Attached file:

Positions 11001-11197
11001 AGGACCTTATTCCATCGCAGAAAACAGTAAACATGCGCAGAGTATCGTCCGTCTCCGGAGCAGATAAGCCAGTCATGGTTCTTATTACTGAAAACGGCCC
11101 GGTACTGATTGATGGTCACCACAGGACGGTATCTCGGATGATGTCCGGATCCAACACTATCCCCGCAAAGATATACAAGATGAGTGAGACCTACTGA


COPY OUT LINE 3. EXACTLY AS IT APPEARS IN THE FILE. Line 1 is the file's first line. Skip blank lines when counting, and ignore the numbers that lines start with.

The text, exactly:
11101 GGTACTGATTGATGGTCACCACAGGACGGTATCTCGGATGATGTCCGGATCCAACACTATCCCCGCAAAGATATACAAGATGAGTGAGACCTACTGA